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Will Cubs need a compliance mime for MLB’s new anti-hazing rules?

MESA, Ariz. — Will the Cubs need a compliance mime?

They seem confident that their countless sideshows, skits and dress-up trips won’t conflict with the new anti-hazing and anti-bullying policy under the new collective-bargaining agreement.

“This isn’t hazing. That’s the difference,” manager Joe Maddon said. “To me, hazing was back in the day at Hazleton High School when they made all the sophomores jump off the [10-foot] wall at the risk of breaking a leg. That’s hazing.

“To have people dress up in a different manner, to me it’s a little bit over the top to consider that hazing. Hazing, to me, indicates the situation where there might be some physical harm done to somebody.”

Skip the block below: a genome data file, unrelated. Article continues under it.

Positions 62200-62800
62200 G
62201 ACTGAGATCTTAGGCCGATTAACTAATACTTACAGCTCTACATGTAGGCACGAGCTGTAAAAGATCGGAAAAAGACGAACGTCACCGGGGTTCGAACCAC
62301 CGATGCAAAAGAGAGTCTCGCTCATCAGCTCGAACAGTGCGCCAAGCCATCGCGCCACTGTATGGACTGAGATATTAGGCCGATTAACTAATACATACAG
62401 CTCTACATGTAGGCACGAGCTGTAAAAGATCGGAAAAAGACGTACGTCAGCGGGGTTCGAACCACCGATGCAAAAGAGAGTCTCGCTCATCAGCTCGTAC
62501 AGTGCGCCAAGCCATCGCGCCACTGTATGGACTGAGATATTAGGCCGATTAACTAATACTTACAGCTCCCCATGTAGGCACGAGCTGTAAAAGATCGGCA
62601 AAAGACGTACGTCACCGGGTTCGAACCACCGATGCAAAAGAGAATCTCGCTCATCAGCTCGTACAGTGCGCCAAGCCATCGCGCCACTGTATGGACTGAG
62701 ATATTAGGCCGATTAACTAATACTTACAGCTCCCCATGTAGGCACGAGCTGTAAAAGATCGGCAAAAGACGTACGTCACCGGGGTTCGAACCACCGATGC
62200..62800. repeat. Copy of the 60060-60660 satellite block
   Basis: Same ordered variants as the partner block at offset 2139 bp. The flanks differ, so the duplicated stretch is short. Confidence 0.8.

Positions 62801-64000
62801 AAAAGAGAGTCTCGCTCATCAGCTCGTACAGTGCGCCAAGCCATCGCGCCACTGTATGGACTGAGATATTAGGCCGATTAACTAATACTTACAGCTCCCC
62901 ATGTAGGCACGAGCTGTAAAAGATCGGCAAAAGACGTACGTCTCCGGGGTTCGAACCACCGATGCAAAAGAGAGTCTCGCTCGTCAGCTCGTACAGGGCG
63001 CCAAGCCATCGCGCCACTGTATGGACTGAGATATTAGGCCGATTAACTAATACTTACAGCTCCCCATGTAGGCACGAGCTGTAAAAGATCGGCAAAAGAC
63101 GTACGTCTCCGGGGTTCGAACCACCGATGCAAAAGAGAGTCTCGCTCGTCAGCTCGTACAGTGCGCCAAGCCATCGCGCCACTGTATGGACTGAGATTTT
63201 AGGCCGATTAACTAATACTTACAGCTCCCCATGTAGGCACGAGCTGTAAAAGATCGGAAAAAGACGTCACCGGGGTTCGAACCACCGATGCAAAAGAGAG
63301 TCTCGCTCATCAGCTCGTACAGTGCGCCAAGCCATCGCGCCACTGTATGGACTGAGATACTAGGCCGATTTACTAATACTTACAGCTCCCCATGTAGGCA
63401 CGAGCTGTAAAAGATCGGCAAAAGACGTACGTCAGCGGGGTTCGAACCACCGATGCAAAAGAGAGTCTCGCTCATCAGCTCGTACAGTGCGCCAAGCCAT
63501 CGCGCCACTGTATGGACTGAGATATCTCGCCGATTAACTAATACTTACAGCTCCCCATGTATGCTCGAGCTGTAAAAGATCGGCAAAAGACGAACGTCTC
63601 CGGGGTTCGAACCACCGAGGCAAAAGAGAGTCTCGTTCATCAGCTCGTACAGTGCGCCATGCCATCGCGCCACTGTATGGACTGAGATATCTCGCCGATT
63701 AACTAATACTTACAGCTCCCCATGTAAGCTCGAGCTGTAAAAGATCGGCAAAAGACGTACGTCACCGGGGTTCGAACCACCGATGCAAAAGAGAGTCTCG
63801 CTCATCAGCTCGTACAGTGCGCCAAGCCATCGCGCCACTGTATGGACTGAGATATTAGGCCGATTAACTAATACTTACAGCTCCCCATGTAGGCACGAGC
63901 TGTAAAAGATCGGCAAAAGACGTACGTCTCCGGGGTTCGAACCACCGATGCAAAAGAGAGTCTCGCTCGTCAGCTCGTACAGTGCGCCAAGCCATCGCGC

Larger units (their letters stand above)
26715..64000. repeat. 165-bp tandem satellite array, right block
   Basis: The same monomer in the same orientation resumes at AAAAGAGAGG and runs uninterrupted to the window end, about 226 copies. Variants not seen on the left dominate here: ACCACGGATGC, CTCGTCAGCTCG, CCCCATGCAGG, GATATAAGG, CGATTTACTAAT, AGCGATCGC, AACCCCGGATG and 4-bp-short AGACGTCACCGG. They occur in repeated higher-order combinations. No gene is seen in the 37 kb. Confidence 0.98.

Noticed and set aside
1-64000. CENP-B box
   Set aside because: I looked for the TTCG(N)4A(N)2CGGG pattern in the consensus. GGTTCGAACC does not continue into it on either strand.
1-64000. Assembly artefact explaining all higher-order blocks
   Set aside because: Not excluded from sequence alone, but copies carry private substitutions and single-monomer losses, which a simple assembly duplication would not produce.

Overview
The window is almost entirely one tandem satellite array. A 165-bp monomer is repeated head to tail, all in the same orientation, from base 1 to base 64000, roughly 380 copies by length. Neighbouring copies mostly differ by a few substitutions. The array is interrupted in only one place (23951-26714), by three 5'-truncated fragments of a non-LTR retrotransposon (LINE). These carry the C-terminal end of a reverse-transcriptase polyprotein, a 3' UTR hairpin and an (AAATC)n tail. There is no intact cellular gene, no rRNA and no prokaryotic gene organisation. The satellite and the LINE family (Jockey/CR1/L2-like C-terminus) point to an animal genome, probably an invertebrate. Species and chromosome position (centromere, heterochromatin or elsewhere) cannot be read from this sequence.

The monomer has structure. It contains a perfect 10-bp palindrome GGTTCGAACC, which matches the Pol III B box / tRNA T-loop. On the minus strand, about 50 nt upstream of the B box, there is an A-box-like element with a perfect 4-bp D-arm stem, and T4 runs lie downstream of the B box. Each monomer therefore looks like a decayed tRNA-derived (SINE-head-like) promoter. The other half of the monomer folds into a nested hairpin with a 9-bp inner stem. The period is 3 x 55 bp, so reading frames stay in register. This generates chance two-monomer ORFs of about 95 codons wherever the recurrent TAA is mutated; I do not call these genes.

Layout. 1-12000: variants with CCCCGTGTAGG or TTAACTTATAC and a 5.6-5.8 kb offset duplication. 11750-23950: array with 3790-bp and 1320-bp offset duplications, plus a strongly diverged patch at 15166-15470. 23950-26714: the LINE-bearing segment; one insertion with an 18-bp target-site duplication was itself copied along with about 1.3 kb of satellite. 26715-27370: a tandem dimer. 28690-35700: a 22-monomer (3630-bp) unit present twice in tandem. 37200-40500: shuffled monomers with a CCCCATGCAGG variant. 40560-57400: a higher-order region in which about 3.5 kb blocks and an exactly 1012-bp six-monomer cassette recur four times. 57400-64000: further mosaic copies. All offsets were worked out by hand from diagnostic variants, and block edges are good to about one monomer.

Cubs rookies in 2015 on the annual rookie-hazing road trip.

Cubs dressed for last year's "zany" suit trip

Cubs dressed for last year’s “zany” suit trip

Baseball’s new policy doesn’t allow teams to require or even “encourage” players to engage in activities such as “dressing up as women or wearing costumes that may be offensive to individuals based on their race, sex, nationality, age, sexual orientation, gender identity or other characteristic.”

Cubs rookies were made by veterans to dress as cheerleaders for a road trip last September and as Disney princesses for an earlier rookie hazing day.

“Of course, there’d be the concerns for some psychological harm, and I’m aware of that,” Maddon said of the MLB policy. “But situations like this are purely based on fun among the group. I don’t think there’s a player out there that would be averse to any of that. We had to jump off a wall, man. It was scary.”